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METHOD 1 | 3/8″ SA

I’m going to show two slightly different methods. The first method requires a 3/8″ SA, and is particularly useful on thicker fabrics because the final seam ends up with only 3 layers of fabric. (Click on the photos to enlarge)

Take the fabrics you will be joining, abut them, and sew a wide zig zag stitch to join them. Do not overlap the fabric. It doesn’t matter what thread you use, because this stitching will be hidden at the end.

This part gets difficult to explain, so bear with me and when in doubt, refer to the photos. Press the fabric just to one size of the zig zag stitching (about 3/16″ from the abutted edge), then turn to the other side and do the same. If you look at a cross section, your fabric will form a “Z”. The abutted seams are on the inside of the folds and completely covered.

Top stitch from the right side, then make a second pass, which will just catch the folded edge on the wrong side. I like to use my blind hem foot as a guide, and I found that the folded ridge on the under side is lumpy enough that the foot can follow it for the second pass. This eliminates any guesswork or need to sew from the wrong side. Given that most machines have difficulty producing a nice stitch with top stitching thread in the bobbin, this is most useful!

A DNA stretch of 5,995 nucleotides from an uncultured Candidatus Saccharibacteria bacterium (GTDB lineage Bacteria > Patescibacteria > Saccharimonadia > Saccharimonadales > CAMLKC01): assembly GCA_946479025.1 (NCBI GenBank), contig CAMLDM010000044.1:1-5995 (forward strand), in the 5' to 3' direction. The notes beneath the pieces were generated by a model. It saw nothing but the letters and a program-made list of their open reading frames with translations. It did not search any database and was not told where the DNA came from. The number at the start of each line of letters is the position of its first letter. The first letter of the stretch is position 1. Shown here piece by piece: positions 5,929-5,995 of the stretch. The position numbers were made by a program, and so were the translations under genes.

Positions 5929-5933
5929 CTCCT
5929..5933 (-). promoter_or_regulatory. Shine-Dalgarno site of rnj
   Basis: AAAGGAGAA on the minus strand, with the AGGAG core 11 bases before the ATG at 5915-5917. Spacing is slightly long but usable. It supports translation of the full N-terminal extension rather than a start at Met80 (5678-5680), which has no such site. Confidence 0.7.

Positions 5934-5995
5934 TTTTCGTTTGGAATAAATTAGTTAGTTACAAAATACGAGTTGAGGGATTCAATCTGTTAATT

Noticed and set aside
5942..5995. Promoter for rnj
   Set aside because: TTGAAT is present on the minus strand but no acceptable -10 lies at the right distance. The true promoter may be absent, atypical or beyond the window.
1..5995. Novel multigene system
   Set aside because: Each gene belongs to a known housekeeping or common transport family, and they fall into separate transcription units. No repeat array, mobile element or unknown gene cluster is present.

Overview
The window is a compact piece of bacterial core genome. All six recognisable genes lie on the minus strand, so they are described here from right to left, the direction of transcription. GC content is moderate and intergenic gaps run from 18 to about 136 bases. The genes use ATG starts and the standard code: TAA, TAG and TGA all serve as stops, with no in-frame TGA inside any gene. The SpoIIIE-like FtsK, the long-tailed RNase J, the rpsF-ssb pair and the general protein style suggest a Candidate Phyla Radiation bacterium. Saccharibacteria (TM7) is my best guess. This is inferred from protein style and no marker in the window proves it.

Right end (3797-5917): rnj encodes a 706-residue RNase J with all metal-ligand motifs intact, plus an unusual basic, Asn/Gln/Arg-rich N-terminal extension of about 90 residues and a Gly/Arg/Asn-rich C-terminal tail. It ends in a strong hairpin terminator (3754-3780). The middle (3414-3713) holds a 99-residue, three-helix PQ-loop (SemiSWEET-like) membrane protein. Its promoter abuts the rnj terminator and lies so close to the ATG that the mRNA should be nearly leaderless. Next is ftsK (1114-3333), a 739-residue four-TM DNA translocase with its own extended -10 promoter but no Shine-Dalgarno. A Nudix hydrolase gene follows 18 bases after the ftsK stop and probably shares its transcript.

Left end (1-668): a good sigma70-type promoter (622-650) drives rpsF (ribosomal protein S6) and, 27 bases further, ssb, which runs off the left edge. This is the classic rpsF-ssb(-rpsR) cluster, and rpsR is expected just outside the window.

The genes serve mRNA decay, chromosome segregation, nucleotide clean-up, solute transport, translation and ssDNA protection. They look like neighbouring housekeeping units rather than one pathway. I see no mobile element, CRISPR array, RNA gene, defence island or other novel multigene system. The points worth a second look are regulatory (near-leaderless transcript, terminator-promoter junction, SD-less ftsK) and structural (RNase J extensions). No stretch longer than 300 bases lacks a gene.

At the begining I had marked the 3/8″ SA, and you can see that my marking is neatly centered. Also, you will note that the finished seam has three layers of fabric, making it perfect for thicker fabrics.

METHOD 2 | 1/2″ SA

The second method is essentially the same as the first, but it ends up being a little bulkier, and requires a 1/2″ SA.

Start by pressing one of the SA’s to the right side by 1/4″, and the other SA to the wrong side by 1/4″. Open it up, and overlap the pressed SA’s, using the pressed line as a guide.

Once overlapped, run a line of basting stitches down the center. Again, thread doesn’t matter, the stitching will be hidden in the final seam.

Since the seams have already been pressed, top stitch as before: first at the outer folded edge, then again along the inside folded edge. Since the fabrics are overlapped instead of abutted, you end up with 4 layers of fabric in the seam.

You can see from my chalked marking that I got off ever so slightly, but this is a sample and a super unprofessional blog, so I didn’t feel compelled to re-do it.

It occurs to me that you could also mark 1/4″ on one SA, overlap the other fabric, baste, then press the seams after basting. Give it a go on some scraps and see what works for you.

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Before you ask, I did try the first method (though not the second) on a curved edge in order to simulate the back crotch seam of jeans. I found that I had absolutely no issues with the curve. If anything it was easier because all the top stitching was closer to the edge of the fabric. When you press a curved edge to one side, the edge of the fabric is shorter than the line where you would be top stitching. You can clip the curve if you are faux flat-felling, but the seam will be inherently weaker. That’s not to say you’re in danger of splitting your jeans, but if there’s a better way I’m all for it. I hope you give this a try!

—lisa g.